Fletcher, Faulconer To Battle In Mayor’s Race; Gloria, DeMaio Out
Wednesday, September 4, 2013
The field for the November special election for mayor of San Diego cleared somewhat Tuesday, as three potential major candidates -- including Interim Mayor Todd Gloria and former Councilman Carl DeMaio -- announced they would not run.
The field for the November special election for mayor of San Diego cleared somewhat Tuesday, as three potential major candidates announced they would not run.
"In the few days since I assumed the duties of mayor, it has become clear to me that the problems left by Bob Filner are substantial and serious,'' Gloria said. "The enormous task of cleaning up City Hall while ensuring District Three is represented requires me to lead a focused team effort that produces quick results for San Diego.''
He thanked supporters who encouraged him to run to complete the term of Filner, who resigned in disgrace after nine months as the city's chief executive.
DeMaio, 38, said he would renew his attention on previously announced plans to challenge Rep. Scott Peters, D-San Diego, in a congressional race next year, while Supervisor Ron Roberts said he preferred to finish his term with the county.
Councilman Kevin Faulconer, a Republican, is set to announce he will run at a Wednesday news conference on Harbor Island. Already in the race is former state Assemblyman Nathan Fletcher, who recently switched from Independent to Democrat.
More than a dozen others -- none with widespread name recognition -- have indicated they will also enter the race for mayor.
DeMaio told reporters that his focus was on his agenda to reform government more than a particular office.
"Now I know that this decision may disappoint some of my supporters, though please recognize that our reform agenda is a team effort and is bigger than any one individual,'' said DeMaio, who narrowly lost to Filner in a runoff last November.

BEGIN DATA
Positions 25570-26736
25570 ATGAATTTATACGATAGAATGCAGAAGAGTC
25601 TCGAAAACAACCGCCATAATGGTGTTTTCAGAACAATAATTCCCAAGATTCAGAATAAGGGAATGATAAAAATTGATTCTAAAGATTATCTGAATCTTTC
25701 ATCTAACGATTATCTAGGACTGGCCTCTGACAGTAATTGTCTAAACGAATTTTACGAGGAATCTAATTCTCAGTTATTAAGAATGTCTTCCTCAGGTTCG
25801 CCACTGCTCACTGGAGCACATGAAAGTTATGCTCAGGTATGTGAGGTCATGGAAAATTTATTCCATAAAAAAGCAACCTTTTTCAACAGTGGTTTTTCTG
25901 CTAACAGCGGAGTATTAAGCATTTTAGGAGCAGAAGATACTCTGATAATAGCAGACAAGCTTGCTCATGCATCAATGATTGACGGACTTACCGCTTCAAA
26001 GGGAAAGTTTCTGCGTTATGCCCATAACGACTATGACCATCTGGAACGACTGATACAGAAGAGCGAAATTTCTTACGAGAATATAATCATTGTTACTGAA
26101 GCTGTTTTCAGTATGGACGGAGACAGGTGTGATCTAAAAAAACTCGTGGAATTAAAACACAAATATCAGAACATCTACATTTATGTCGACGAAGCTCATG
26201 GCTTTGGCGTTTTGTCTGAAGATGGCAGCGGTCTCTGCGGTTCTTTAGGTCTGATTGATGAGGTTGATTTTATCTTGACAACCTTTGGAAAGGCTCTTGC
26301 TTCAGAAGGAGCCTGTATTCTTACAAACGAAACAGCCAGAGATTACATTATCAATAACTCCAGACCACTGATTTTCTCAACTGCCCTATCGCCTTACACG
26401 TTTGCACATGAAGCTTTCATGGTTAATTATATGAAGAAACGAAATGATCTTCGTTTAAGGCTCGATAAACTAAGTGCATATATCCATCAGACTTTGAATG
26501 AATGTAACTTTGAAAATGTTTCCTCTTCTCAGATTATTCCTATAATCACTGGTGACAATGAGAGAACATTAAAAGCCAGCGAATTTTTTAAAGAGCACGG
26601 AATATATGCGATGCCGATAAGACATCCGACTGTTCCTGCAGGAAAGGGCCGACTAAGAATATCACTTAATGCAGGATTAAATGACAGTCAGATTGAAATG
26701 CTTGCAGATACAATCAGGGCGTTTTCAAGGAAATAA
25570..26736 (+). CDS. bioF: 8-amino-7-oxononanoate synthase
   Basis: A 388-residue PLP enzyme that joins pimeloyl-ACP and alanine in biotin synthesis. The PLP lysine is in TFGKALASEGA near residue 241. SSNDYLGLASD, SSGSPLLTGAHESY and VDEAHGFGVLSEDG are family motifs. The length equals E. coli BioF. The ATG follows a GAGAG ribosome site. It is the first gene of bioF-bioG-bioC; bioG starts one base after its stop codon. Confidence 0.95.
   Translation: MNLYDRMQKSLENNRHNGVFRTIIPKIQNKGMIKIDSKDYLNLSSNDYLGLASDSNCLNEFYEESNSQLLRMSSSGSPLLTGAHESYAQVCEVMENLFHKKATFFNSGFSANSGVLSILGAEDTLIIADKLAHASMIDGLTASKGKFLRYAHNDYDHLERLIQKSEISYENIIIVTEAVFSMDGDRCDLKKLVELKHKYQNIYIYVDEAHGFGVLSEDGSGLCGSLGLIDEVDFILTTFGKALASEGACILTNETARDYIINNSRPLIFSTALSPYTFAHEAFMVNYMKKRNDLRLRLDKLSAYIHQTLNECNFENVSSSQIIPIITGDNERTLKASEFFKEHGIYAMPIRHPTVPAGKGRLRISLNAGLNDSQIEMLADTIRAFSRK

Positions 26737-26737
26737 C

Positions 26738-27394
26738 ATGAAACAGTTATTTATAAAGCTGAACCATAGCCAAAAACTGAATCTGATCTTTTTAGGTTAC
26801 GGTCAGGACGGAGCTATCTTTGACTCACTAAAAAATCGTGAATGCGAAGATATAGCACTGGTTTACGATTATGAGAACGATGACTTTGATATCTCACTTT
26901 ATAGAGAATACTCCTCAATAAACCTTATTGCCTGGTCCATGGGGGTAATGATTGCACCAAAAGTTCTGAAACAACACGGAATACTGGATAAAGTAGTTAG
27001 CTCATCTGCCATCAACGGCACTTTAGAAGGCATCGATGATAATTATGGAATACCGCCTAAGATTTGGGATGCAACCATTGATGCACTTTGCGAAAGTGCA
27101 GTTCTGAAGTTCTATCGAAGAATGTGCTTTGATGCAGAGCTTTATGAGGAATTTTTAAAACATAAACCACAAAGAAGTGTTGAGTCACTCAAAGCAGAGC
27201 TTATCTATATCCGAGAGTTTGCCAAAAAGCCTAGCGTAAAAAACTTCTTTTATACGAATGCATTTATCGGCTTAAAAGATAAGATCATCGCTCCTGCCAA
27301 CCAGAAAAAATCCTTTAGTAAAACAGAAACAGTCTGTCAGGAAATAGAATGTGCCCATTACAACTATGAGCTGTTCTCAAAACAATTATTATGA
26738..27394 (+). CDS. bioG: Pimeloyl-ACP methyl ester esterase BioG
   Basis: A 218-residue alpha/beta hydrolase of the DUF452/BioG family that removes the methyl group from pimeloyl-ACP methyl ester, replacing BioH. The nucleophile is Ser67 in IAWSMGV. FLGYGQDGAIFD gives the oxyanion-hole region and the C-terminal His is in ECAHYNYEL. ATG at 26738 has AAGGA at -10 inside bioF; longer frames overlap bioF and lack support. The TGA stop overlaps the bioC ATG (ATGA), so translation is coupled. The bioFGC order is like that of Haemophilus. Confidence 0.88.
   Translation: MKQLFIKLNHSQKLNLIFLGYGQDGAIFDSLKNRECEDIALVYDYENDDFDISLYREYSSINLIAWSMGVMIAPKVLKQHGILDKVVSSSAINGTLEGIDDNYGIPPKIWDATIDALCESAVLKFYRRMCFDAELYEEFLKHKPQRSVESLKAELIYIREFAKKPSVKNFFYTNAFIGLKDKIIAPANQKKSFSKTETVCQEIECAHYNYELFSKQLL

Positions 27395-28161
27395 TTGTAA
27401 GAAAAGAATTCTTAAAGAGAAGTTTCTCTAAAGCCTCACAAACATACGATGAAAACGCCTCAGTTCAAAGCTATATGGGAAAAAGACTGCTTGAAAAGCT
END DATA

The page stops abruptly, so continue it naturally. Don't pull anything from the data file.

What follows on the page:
"I'm confident that we have several exceptional leaders in our city who possess the integrity and sincerity and consistency of position to carry forward our reform agenda as our next mayor,'' DeMaio said.
He said he would hold local, state and national leaders accountable to the citizenry if he wins a congressional seat.
Roberts, who has run for mayor unsuccessfully in the past, announced he would not seek the post.
"I made this decision after much discussion with my family and close supporters,'' Roberts said. "I will be forever grateful for their confidence.''
The city of San Diego race will attract candidates who understand the issues at City Hall, and the county still has some unfinished business, he said.
Runs by Gloria, a 35-year-old Democrat and the City Council president, and DeMaio would have pitted two prominent and openly gay politicians against each other in the race to lead the nation's eighth largest city.
Today was the first regular working day for Gloria as acting mayor since Filner stepped down amid accusations by 19 women alleging various degrees of sexual harassment. Gloria assumed office when Filner's resignation became official at 5 p.m. Friday.
Also today, Fletcher, who previously said he would make a second run for the mayor's office, released a video as his "official announcement.''
"I think it's time that San Diegans -- that we all commit ourselves to the mission of rebuilding our city and moving us forward,'' said Fletcher, an ex-Marine who served in Iraq.
Fletcher, who has been endorsed by unions representing the city's firefighters and white-collar workers, said in his video that one of his priorities will be giving hard-working residents an opportunity to buy their own home.
Now a Qualcomm executive, he finished third in the June 2012 mayoral primary, finishing behind DeMaio and Filner.
So far, 15 people have declared their intention to run.
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